Phone (580) 436-2603
Mailing address: P.O. Box 1548, Ada, OK 74821

chickasaw genealogy archive center 23
Tribal Library
Phone: (580) 310-6477
Fax: (580) 559-0773
1003 Chamber Loop, Ada, OK 74820
send mail to: P.O. Box 1548, Ada, OK 74821
oklahoma historical society

texas tribes

oklahoma tribes:

some links for the choctaw.
i looked at the land records and those need a lot of work. i have no information about whether or when they will

improve some of these categories.

types of records available for native americans:
pages 366-369 in particular although the entire native american chapter is helpful.
The Genealogist’s Companion and Sourcebook:
Guide to the Resources You Need for Unpuzzling Your Past
Emily Anne Croom
you can ask for these particular pages from your local public library. if they don’t have the book, you can get the

pages through the interlibrary loan program.
native american records are discussed in pages 352-386.

Tracing ancestors among the Five Civilized Tribes: Southeastern Indians …
By Rachal Mills Lennon
this book could be accessed through the interlibary loan program also.

always find the state archives. some records are online, some records are not. but many times you can find a record

not found in other places. you want to see also about newspaper mentions for obituaries, births, marriages in


check courts for probate, civil and criminal cases, marriage records.

if your ancestors lived on a reservation, they might not appear on a federal census because they were not taxed.
1860 census, indian territory.

this book is a good read about the dawes roll and how they implemented it.
The Dawes Commission and the allotment of the Five Civilized Tribes, 1893-1914
By Kent Carter

good advice about native research:

if your relatives came from a different geographic location or belonged to a different tribe, try searching google

for the state and tribes. you might find a contact for a state-recognized tribe or a federal recognized tribe.

i have collected many resources over the years. if you want to write to me, and request the

choctaw resource list, i will be glad to send it to you.

i am just a volunteer that wants to empower people to learn how to do genealogy.

suzanne hamlet shatto

Whitney Whitney

posted on April 11, 2011

Hi Suzanne, yes, thank you I probably did spell a few of the names wrong,(and alot of other things…lol Sorry abou that, I’ve been typing in a hurry) I have the majority of the info you listed in a genealogy book at my home… sorry for the lack of information …. I can def find more out, I already have their children etc parents traced back, but the book i have dosn’t give much info on their tribe, they are more mentioned in relation to others,( My father also recalled his grandmother being Native American) that is how i found out any relation at first. What i dont’ know, is that if her tribe it’s self was never registered as a federally recognized tribe, does that mean that i can not register myself? I do know the area they are supposed to have been from, and schools that were set up for Choctaw children in the area, and some other details legends of the tribe etc, However as I stated previously I am looking to learn more about my own heritige/history etc (as I do not want my children to grow up with the same knowledge gap that I currently have.) I feel it is important to continute on education, legends, and history even as genetically there may be a gap in the generations, but historically I feel there is alot to be proud of, in my family heritage, and i would love to know and understand more. Secondly I am tryint to figure this out; to see if I would be able to offer a home to two children who are currently wards of the state in SD. From what I’m understanding, I am only eligible to adopt a child of Native descent, if I am a member/ enrolled in a federally recognized tribe. I didn’t even realize you could do so, or that there were rules such as those in place until recently. While I understand and appreciate the desire to have NA children in NA families, it also increases the difficulty, in trying to prove my information on a deadline to qualify to be considered by SDDHS to adopt the two children. Had I even know there was such a thing as a Dawes registry etc I would def have looked into it much earlier. This is all very new to me. My biggest concern at this point, is that if my Grandmother/ or her tribe, never registered with federally recognized tribe/organization, does that mean that I can’t register at all because i would tech. have no proof of any heritage. Would this be anything you would know about.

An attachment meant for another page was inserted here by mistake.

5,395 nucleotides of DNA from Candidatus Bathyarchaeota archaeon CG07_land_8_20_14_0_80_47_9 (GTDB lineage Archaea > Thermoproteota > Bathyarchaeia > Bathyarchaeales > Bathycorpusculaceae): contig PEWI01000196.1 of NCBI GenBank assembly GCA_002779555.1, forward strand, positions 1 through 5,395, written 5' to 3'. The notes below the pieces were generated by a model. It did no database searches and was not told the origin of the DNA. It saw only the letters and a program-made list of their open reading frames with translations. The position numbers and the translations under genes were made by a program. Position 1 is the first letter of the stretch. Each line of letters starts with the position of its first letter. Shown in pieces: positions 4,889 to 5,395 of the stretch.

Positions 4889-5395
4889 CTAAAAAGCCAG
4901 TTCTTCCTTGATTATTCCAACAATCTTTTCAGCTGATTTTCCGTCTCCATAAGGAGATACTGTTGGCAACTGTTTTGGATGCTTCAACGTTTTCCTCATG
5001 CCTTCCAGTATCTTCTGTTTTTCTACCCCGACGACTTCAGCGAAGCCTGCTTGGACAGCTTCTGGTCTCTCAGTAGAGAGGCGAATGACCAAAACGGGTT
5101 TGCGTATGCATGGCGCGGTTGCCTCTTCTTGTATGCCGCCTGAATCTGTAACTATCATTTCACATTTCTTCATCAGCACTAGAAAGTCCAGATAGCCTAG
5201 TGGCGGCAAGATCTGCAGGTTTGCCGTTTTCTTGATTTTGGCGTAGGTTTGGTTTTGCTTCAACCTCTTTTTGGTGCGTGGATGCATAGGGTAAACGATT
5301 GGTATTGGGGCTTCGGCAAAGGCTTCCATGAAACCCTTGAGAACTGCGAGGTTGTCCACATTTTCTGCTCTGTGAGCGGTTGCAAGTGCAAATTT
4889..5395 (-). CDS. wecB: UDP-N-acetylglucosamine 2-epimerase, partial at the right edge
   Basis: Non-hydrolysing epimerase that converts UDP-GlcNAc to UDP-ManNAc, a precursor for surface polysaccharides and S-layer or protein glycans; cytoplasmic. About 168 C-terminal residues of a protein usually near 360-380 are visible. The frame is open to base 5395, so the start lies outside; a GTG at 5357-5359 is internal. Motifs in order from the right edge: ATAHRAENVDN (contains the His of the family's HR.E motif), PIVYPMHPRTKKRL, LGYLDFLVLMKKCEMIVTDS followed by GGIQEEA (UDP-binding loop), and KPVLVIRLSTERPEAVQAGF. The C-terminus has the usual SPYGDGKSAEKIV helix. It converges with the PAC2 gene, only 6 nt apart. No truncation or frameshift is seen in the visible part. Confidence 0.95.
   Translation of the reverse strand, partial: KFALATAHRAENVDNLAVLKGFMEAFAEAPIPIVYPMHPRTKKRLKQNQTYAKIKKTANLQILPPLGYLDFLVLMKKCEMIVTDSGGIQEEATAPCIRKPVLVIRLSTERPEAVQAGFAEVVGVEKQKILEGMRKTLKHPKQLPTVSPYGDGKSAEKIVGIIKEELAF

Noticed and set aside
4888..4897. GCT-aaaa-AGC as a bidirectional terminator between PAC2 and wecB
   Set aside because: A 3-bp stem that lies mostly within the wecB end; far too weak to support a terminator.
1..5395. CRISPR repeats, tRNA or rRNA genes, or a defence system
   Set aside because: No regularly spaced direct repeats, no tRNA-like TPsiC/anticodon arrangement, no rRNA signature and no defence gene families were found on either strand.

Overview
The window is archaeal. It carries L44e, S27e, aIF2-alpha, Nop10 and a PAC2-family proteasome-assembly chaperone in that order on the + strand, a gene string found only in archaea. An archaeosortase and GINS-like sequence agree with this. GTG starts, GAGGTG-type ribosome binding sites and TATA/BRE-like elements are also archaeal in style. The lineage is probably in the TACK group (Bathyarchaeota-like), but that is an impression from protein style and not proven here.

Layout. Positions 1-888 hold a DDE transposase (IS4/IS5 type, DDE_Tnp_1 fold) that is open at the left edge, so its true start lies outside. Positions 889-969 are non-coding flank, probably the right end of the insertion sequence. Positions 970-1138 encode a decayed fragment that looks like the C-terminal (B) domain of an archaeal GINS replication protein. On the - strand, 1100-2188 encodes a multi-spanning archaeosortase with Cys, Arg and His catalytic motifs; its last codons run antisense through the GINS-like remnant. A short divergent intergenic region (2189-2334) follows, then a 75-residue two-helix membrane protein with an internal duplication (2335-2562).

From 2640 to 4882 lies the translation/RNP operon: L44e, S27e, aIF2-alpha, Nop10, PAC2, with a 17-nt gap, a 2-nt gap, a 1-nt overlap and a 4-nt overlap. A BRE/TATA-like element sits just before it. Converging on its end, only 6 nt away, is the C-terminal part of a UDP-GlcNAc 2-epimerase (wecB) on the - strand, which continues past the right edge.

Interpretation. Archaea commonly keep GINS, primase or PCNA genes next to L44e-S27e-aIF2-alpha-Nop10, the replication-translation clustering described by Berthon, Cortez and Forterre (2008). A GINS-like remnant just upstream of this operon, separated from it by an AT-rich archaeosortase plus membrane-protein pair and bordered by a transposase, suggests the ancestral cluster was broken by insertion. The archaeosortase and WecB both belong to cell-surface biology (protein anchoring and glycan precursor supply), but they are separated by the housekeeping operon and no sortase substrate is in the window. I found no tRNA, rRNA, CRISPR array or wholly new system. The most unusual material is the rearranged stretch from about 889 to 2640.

suzanne hamlet shatto suzanne hamlet shatto

posted on April 12, 2011

there are state-recognized tribes and federally-recognized tribes and some tribes are in the process of recognition.

location is very important to try to determine which tribes where your relative is affiliated with. and every tribe that is already recognized has membership rolls.

the 1896-1906 time period is very important for oklahoma tribes. the mississippi choctaw got recognition in the late 1920’s, so their tribal roll was published in 1929.

oklahoma has 63 tribes, but the dawes roll contains applications for the five major tribes.